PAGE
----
Self Employed – Light Commercial Vehicle
Having a light commercial vehicle (LCV) at your disposal, whether it be a car or van, is a tremendous asset for any fledging business. You can use them to offer specialised services, drastically broaden your client base, or act as an excellent marketing tool.
However, there are a ton of things to think about before you decide to go through with the purchase – how to source your LCV, financing, whether it suits your business needs, and most importantly, avoiding the potential pitfalls.
By the end of this article you should hopefully have a clearer understanding of the things to consider when purchasing your first commercial car. You don’t want a fantastic asset turning into a long-term liability!
Sourcing Your LCV
There are several different choices available to you when it comes to acquiring your first commercial car or van. Some of the most popular methods include ‘outright purchase’, ‘hire purchase’ (HP), and ‘financial lease’.
These three options differ from each other in terms of their depreciation, duration, ownership, maintenance and payment. Feel free to research each of them in turn (and we strongly recommend this!), because we’re just going to be covering the basics of each.
This involves purchasing your vehicle outright with cash, either in part (with a loan), or fully. Consider carefully whether you have the budget for such a high outlay – it always helps to lay out the pros and cons of the decision, in the short-term, yes, but over the long-term too.
Remember, with great ownership comes great responsibility – you’ll have to consider all the running costs, including maintenance, repair, servicing, road tax and tyres. If in doubt, it’s always worth talking with other business owners with similar LCVs to find out what they think of these long-term expenses.
Hire Purchase (HP)
Hire Purchase is a cost-effective option with allows self-employed traders to spread the cost of purchase over time. After an initial deposit, the remaining cost of hire is spread across monthly instalments. You also have the option to end the agreement with a balloon payment (the repayment of outstanding sums at the close of the hired period).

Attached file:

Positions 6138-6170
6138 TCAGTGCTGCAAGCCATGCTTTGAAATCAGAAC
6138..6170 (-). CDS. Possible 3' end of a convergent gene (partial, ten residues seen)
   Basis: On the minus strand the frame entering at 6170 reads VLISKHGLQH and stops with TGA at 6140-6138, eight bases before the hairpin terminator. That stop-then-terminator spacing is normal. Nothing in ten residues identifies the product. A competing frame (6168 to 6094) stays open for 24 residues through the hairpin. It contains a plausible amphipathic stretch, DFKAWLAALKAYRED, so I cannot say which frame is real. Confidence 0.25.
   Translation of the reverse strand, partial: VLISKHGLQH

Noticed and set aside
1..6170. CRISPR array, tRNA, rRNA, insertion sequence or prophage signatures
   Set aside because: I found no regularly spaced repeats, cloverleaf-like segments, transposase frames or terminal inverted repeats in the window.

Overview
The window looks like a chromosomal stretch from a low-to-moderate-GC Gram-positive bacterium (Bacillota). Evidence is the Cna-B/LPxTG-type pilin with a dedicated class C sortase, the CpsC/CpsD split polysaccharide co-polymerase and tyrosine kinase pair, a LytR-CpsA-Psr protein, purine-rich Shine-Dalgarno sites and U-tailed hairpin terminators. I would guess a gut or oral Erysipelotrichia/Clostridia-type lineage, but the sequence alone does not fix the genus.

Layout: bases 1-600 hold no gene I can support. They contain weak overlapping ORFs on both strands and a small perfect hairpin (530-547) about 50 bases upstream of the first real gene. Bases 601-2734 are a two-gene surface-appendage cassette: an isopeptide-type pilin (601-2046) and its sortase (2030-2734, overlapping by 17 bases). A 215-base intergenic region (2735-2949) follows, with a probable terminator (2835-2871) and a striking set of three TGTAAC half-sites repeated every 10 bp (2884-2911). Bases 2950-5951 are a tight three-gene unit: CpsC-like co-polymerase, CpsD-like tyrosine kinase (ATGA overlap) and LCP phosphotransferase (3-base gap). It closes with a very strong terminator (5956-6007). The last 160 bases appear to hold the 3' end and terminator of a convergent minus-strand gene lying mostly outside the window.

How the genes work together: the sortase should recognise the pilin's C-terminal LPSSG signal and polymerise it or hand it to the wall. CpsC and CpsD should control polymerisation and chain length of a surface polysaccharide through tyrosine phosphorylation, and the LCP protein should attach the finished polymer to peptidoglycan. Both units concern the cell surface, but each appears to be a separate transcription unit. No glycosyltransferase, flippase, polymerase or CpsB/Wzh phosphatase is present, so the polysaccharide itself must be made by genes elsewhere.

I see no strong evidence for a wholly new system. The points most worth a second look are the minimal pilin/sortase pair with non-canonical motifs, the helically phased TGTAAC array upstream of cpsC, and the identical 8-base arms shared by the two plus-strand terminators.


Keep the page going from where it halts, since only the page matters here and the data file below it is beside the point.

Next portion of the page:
An important factor to keep in mind is that you won’t own the LCV until the final payment is made, which means that if your business undergoes financial difficulty, the vehicle could be repossessed.
Leasing acts as a financial contract between the hirer (you) and the leaser. In a similar way to Hire Purchase, the leaser grants you permission of their vehicle with periodic payments, or ‘lease rentals’. Arrangements can also be quite flexible in order to suit the preferences of both parties.
Unlike Hire Purchase, the ownership of the hired vehicle lies with the owner. Lease rentals cover the cost of using, but not owning, the asset. This is a popular option among self-starters and traders because when the lease ends, you can continually replace the vehicle with a new one for no additional expense.
Whatever acquisition method you eventually settle on, carefully consider the pros and cons of each, keep a level head, and don’t jump into any decisions. Always read the fine print, and if you’re unsure, there’s no harm in taking advice from experts. It also serves well to think of payments in the long-term, as oppose to short, and how exactly they might affect your business.
Securing a Loan
Many people who are self-employed, or just starting up a small business, often can’t afford the luxury of purchasing vehicles outright, or jumping into agreements without heading into financial difficulty. Therefore, securing a loan is a great idea.
However, acquiring one might be tricky for the self-employed business owner, and even more so for those with a poor credit history. All is not lost, however! There are many professional subprime lending companies out there which offer car finance for the self-employed, and understand the need as well.
Keep in mind that when applying for finance under self-employment, it’s often necessary to provide certain information to help secure the loan, including:
- 3-months’ worth of bank statements as proof of income
- Employment history (usually over the previous 3-year period)
- Address history (usually over the previous 3-year period)
Remember, it’s NEVER a good idea to rush into financial agreements and contracts. In the long-run it pays to ensure that you are dealing with a well-trusted, well-reviewed lender, and that you can keep up with payments. Look out for companies authorised by the Financial Conduct Authority, as they are obligated to abide by the rules introduced to protect the interest of customers.